Understanding bond risk is important if you plan on getting involved in investing in the bond market. Bonds can provide you with some benefits as an investor, but there are some risks associated with this type of investment. Here are some of the different types of bond risk.

Interest Risk

The first type of risk that you will need to be aware of is interest rate risk. Bonds are subject to risk associated with interest rates in the market. They actually have an inverse relationship to market interest rates. If interest rates in the market increase, the value of your bond is going to decrease. This happens because the bond is a fixed interest rate investment. For example, let's say that your bond has a face value of $1000 and pays you 4 percent interest. Then, a few years down the road, the interest rates in the market increase to 6 percent. At that point, no one is going to be willing to pay $1000 for a 4 percent bond. In that case, someone might pay you only $900 for your bond. If you are not planning on keeping your bonds until they mature, you are going to have to be aware of interest rate risk and how it affects the value of your bonds.

Inflation Risk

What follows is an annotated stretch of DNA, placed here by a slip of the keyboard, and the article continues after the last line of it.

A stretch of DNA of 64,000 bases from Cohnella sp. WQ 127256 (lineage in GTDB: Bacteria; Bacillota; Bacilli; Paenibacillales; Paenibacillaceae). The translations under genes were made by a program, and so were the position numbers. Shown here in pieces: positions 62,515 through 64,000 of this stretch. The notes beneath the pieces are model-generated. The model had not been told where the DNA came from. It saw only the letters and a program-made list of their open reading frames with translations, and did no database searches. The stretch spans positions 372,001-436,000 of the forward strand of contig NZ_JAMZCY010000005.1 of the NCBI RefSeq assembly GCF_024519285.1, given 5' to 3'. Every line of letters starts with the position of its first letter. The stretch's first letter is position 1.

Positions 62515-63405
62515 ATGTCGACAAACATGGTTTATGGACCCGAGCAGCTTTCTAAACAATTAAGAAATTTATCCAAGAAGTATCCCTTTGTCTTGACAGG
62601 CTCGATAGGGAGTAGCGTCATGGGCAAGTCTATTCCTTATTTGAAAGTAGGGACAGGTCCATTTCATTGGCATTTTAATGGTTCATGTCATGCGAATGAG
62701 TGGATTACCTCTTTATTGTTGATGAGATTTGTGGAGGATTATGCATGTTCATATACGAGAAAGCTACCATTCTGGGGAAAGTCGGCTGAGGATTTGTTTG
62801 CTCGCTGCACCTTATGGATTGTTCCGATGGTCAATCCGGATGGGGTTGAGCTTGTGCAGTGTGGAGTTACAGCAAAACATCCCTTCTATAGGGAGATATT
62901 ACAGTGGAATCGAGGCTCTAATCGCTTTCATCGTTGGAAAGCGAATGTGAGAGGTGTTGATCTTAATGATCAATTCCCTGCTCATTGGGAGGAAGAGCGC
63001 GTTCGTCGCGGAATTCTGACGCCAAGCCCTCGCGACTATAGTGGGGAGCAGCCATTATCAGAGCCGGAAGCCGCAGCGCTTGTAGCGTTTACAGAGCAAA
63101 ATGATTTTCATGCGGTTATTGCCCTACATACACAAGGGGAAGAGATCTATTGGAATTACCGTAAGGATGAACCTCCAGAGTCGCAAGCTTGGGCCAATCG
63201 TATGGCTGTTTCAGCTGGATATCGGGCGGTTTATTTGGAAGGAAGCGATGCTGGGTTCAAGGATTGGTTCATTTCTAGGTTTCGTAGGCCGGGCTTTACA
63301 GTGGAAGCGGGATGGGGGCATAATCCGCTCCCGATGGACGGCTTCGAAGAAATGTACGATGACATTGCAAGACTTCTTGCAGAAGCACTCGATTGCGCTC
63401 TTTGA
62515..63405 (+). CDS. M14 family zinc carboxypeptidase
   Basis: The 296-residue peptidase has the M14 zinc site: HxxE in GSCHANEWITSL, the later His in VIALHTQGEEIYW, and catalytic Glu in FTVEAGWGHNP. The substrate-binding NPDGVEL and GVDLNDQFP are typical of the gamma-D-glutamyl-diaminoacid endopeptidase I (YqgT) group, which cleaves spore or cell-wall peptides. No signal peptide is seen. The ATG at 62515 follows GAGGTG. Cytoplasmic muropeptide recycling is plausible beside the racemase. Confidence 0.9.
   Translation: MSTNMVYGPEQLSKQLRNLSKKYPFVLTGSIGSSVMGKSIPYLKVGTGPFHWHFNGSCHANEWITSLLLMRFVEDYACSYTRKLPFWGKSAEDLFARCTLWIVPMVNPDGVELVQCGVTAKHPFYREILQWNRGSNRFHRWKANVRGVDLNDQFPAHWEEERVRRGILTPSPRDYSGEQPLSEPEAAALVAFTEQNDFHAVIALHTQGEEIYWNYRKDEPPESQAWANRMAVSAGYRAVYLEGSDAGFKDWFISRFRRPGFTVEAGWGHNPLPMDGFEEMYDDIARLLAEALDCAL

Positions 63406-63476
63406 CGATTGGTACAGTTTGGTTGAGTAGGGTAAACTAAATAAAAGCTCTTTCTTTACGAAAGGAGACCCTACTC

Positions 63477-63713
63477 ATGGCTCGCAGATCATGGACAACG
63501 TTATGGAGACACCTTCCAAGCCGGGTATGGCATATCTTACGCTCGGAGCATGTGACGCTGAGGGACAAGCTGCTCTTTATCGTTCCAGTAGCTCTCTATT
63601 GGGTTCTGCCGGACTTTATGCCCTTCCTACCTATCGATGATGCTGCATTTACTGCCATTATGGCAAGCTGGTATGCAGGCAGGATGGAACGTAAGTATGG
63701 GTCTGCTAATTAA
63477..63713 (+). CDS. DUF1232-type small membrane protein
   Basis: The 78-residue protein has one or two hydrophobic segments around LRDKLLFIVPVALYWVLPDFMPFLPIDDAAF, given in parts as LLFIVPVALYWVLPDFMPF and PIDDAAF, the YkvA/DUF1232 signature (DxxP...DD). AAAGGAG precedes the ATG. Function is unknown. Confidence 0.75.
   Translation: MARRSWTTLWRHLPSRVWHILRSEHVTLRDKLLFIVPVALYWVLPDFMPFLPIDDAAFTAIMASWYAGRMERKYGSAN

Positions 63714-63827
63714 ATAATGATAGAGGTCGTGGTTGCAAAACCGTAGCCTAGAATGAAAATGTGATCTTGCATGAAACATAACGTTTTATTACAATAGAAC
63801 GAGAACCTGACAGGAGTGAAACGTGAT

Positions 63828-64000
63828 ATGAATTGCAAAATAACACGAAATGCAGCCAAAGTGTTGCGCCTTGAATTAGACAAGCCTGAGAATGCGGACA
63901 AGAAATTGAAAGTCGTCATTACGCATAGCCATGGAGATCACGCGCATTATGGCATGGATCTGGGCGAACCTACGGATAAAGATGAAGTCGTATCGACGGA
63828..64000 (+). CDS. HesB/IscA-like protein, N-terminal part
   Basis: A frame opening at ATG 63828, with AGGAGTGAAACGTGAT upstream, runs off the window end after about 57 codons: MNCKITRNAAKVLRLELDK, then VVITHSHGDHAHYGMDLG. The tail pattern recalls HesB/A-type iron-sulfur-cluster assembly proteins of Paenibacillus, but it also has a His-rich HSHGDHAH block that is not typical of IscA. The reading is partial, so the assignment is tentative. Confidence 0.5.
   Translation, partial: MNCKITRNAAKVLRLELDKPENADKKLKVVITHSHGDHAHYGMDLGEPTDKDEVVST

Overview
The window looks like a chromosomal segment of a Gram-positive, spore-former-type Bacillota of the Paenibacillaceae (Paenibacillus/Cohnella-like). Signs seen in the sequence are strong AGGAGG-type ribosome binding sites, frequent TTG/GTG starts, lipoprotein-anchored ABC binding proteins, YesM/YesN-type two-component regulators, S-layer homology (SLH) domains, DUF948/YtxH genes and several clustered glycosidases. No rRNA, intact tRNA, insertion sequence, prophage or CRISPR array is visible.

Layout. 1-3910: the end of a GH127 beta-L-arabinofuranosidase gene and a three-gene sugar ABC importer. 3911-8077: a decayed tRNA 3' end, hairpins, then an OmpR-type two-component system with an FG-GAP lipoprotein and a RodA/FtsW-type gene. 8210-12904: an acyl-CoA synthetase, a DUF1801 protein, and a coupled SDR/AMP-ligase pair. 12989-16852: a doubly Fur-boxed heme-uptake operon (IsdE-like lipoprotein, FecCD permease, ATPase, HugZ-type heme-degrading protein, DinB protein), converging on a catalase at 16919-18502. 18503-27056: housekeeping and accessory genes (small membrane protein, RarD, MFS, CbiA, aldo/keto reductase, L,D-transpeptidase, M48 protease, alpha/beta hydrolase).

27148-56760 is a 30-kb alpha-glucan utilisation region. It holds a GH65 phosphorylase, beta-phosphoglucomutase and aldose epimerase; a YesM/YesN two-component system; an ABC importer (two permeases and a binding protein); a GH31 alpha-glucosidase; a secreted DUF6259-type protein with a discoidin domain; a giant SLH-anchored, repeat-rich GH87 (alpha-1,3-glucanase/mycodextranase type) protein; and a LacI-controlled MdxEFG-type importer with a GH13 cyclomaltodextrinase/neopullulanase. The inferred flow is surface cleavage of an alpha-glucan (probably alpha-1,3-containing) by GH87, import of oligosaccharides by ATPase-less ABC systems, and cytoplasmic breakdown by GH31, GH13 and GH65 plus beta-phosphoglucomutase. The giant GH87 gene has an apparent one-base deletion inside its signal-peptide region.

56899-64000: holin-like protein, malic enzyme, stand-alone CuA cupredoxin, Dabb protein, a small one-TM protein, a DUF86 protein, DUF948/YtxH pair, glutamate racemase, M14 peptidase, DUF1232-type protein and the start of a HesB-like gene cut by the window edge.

Another type of risk that you need to be aware of is inflation risk. Inflation is going to eat into a good portion of the profits that you can generate from your bond. Bonds typically pay a low, fixed interest rate. Because of this, it can be difficult for them to keep up with inflation in certain cases. For example, a typical figure for inflation is about 3 percent annually. If you have a bond that is paying you only 4 percent, you are essentially making only 1 percent on your investment. You have to decide if this investment is worth taking on if you get only 1 percent back. 

Opportunity Cost 

Another risk that you are going to be taking on is opportunity cost. The opportunity cost is a concept that deals with the fact that you have to give up the opportunity to invest in other things when you put your money into a bond. For example, if you put $10,000 into bonds, this is $10,000 less that you have to invest in the stock market or in mutual funds.

If you were considering putting the $10,000 into a particular stock that doubled in value over the life of the bond, you could potentially be giving up quite a large amount of return. 

Because of opportunity cost, you are going to have to weigh your investment decisions carefully. If you are the type of investor the values safety over everything else, then investing in a bond might be the best option for you. However, you are going to have to consider the potential returns you are giving up. 

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